"And with personal injury, I have really loved helping people and feeling like I was making a tangible difference."

Where a case results in a satisfactory settlement for a client against a party who has caused them an injury, "people are so much happier at the end of the process", says Maurece.

"It's an area where you can really make things better."

She's still haunted by some of the horrific injuries suffered by clients in road traffic accidents.

"There was the lady who survived a terrible accident when she was pinned to a car. Another male client was given a 5% chance of survival and in fact the police thought it was a fatal road accident when they found him.

"He had suffered a catastrophic brain injury but all he wanted from a settlement was to have enough to leave and live a new life in Spain."

Maurece joined JMK Solicitors in 2005. It's owned by Jonathan McKeown - also the owner of accident management firm Crash Services, which he bought over from his father Michael McKeown.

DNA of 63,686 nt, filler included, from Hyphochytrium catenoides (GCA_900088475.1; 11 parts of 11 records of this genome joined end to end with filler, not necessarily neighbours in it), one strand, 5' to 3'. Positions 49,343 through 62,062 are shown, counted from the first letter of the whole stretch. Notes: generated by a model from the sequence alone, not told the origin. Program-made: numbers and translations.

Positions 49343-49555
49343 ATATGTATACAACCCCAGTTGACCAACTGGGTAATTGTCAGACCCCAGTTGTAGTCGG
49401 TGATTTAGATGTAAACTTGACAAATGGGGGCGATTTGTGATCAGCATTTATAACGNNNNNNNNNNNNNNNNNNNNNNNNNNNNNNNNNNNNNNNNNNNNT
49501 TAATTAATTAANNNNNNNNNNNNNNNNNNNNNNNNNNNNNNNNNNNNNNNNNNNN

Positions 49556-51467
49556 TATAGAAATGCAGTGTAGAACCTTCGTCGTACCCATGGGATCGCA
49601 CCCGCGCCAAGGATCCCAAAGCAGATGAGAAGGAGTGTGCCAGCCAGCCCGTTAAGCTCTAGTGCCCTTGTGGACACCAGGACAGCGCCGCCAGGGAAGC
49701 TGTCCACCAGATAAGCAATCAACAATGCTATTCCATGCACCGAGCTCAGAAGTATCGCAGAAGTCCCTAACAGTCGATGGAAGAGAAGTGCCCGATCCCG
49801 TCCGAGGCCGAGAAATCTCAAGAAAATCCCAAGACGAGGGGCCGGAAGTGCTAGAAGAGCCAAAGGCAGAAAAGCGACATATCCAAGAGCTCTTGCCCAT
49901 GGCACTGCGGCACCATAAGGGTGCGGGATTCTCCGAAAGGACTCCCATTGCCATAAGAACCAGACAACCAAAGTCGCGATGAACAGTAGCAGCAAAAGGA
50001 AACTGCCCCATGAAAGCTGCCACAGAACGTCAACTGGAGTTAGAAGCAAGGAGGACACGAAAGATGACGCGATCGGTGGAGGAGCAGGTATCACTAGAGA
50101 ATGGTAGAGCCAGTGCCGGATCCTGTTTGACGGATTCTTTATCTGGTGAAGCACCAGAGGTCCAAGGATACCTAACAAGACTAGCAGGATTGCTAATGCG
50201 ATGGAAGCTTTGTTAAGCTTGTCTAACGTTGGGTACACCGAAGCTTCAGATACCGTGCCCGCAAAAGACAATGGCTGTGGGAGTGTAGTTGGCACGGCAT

JMK has been ranked the top personal injury firm in Northern Ireland for the fourth year in a row after figures from the Compensation Recovery Unit showed it had handled 1,420 separate personal injury cases in 2017.

Maurece is keen to develop its clinical negligence side, and has extensive experience in representing parents whose children have suffered brain injury at birth, leaving them needing constant care.

The sums awarded to parents where hospitals admit liability can be significant, but she adds: "Nearly all the money goes to provide care but very little goes to the injury itself. Often liability may not be admitted until the last minute and for the lawyers that is a breakthrough, but for parents it's finally the realisation that they could have had a healthy child without the negligence."

Maurece is regional coordinator for the Association of Personal Injury Lawyers. Research by the firm led to the discovery that insurance companies had settled with around 1,800 children who suffered car accidents over six years, without them having legal representation.

Maurece has lobbied for the practice to be outlawed, leading Lord Justice Gillen to give it prominence in the Review of Civil and Family Justice in October 2016. "I really am like the terrier on your sofa when it comes to matters like that", she adds.

Belfast Telegraph